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Step 2. Choose a Realistic Match

If they were not the previous user research listed above, it was very likely that we randomly chose one of the personas and matched it with whatever scenarios and motivations listed below. However, since we knew each persona’s typical scenario when conducting the ideation session, we would choose the realistic match. Take this case as an example.

For the Fashionista type of users, “Seek” for product on sale was not a typical scenario when shopping for grocery product category. Therefore, this was a pseudo-match that we must avoid to dig deeper in the ideation session.

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Step 3. Sketch Out

Once we finished choosing the right match, the next step is to define the new feature. In my case, for the Fashionista type of users, one of the typical scenarios of their grocery online shopping was “stumble” for “high quality” product. And since we wanted them to have a “superiority” emotional experience, we designed a promotional page stating that “here are the ten items we specially selected for you. They are on flash sales, but since you are the customer we value, you have the privilege to enter this page 5 minutes earlier than other customers”.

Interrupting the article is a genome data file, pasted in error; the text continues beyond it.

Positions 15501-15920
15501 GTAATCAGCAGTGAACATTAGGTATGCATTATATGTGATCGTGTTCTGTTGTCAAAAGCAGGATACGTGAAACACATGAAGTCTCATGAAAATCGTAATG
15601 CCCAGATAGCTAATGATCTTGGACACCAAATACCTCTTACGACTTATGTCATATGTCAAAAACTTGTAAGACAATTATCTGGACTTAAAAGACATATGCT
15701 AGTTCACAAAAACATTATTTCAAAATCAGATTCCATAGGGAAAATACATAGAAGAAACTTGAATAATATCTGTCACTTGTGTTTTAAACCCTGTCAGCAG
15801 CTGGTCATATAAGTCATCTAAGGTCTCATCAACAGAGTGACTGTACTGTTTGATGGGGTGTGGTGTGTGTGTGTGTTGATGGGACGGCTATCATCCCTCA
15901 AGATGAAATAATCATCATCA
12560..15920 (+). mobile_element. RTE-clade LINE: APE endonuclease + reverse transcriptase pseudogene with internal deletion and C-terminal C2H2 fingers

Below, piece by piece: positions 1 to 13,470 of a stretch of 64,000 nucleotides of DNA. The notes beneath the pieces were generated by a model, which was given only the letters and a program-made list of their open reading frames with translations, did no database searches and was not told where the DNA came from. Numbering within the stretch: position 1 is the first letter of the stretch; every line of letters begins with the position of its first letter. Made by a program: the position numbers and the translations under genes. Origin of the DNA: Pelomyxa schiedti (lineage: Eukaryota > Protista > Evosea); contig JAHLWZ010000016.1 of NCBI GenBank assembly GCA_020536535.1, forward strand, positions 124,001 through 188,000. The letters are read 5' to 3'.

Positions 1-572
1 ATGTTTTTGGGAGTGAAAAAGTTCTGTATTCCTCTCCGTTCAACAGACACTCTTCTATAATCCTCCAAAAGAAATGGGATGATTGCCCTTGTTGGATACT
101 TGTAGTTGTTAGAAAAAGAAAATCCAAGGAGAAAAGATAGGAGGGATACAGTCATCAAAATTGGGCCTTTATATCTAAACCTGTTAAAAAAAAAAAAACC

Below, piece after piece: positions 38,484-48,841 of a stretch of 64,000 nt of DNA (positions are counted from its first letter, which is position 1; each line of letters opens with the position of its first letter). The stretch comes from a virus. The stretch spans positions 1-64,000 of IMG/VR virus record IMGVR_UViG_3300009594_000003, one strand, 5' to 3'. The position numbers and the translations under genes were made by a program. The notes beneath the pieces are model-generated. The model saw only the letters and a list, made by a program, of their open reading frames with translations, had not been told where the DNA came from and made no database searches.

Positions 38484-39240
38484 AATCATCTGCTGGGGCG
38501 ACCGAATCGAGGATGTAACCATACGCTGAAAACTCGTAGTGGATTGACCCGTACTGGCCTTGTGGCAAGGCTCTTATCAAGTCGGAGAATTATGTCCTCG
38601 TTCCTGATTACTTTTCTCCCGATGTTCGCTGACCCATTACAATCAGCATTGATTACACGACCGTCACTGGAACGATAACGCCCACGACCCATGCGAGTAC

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All methods I discussed previously, have been my personal experience which is the best way to get people invested and involved in UX. However, research and ideation methods are just the surface. The key is: engage the product team by showing the process.